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Michael McDonald[edit]

Michael McDonald is an author, critic, speaker and attorney.

McDonald received his Ph.D. in Romance Languages and Literatures from the Catholic University of America. He also holds a J.D. from the National Law Center at George Washington University and is a member of the Bar of the Supreme Court of the United States. From 1988 to 2002, Mr. McDonald was on the Board of Directors and President of the Center for Individual Rights, a non-profit public interest law firm based in Washington, D.C. that he co-founded that specialized in constitutional litigation in the federal district and appellate courts. In 2000, The National Law Journal named Mr. McDonald one of the 100 “most influential lawyers in America,” a category it defined as lawyers who “had a national impact in their fields and beyond…lawyers who have the power to shape public affairs, launch industries, shake things up and get things done.”

In 2003, McDonald went to work at the National Endowment for the Humanities. From 2006 to 2008, he held the position of Assistant Chairman for Programs. In that capacity, he managed 75 people and an annual budget of $65.2 million of congressionally-appropriated funds (one half of the Endowment’s workforce and nearly one half of its budget). Mr. McDonald is currently employed as the NEH’s General Counsel and, as such, is the Endowment’s chief attorney in all legal matters concerning all facets of its operations.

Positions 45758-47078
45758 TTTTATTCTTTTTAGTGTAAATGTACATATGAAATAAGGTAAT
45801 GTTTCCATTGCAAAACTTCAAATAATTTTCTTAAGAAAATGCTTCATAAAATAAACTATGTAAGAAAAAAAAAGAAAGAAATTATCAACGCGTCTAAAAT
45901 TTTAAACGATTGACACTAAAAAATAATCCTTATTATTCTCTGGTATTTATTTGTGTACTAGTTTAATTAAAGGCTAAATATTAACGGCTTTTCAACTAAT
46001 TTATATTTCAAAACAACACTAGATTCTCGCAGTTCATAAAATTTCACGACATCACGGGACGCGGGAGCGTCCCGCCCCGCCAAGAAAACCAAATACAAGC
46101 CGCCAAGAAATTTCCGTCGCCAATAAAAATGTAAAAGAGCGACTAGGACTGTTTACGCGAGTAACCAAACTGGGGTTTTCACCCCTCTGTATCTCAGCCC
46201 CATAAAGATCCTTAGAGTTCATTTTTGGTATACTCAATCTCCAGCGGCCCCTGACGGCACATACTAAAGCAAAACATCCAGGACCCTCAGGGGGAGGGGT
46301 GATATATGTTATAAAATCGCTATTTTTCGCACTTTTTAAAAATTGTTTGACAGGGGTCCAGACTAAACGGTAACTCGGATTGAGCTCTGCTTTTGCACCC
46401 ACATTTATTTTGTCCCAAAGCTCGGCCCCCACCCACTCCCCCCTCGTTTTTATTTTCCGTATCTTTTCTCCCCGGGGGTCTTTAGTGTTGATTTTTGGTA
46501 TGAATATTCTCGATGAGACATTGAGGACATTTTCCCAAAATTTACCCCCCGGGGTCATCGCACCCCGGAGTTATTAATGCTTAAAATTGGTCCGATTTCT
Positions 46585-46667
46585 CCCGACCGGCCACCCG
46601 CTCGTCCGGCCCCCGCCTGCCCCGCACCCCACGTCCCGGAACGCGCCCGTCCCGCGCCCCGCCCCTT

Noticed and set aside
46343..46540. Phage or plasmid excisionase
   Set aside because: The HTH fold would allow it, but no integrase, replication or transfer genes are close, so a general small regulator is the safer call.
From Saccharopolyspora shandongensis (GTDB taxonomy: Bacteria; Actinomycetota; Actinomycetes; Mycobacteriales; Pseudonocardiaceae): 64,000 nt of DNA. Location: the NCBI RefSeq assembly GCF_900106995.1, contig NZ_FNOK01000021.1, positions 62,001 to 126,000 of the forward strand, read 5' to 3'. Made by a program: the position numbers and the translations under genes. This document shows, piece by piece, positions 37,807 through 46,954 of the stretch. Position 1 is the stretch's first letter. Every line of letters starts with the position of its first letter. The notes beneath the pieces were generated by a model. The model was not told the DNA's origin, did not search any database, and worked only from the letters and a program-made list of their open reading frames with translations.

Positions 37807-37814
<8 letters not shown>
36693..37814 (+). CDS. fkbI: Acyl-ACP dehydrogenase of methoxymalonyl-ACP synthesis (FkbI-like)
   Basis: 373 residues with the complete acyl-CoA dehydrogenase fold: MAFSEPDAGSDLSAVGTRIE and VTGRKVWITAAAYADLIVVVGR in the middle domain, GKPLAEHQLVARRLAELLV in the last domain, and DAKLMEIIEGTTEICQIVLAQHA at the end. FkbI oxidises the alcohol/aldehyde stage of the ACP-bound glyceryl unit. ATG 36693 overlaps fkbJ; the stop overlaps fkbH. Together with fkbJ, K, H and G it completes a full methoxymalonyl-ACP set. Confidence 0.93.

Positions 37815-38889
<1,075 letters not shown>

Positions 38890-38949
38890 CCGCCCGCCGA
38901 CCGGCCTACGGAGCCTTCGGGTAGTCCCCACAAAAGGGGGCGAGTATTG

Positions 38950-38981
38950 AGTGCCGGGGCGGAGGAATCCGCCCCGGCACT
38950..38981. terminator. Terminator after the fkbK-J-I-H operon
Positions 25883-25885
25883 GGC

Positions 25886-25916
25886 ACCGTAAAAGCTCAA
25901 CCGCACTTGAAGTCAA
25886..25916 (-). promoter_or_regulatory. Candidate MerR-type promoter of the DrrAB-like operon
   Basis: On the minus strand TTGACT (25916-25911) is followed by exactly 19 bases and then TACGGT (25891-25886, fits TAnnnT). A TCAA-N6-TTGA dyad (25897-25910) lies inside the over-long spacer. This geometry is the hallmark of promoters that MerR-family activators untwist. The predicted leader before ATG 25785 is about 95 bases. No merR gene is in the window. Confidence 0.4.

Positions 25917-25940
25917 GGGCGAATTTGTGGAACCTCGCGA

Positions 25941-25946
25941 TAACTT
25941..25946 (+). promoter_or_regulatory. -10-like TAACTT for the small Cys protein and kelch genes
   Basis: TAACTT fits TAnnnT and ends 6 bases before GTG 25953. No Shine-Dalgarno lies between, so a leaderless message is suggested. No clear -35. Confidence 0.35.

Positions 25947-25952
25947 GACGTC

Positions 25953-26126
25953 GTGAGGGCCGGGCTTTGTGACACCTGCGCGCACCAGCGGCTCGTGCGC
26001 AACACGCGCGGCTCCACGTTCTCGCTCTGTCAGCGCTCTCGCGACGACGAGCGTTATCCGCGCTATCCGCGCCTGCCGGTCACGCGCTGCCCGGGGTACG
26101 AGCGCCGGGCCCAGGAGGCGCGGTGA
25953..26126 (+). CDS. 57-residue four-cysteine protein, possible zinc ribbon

McDonald is the author of dozens of articles for newspapers, magazines and legal journals, principally in the area of freedom of speech. He has also contributed numerous scholarly articles and reviews on modern French and Italian literature to publications such as The American Scholar, The National Interest, The Italian Quarterly, The International Review of Modernism, The Journal of European Studies, The American Interest, The Times Literary Supplement and The Weekly Standard. He is presently writing a biography of the Italian novelist and journalist Curzio Malaparte.[1]

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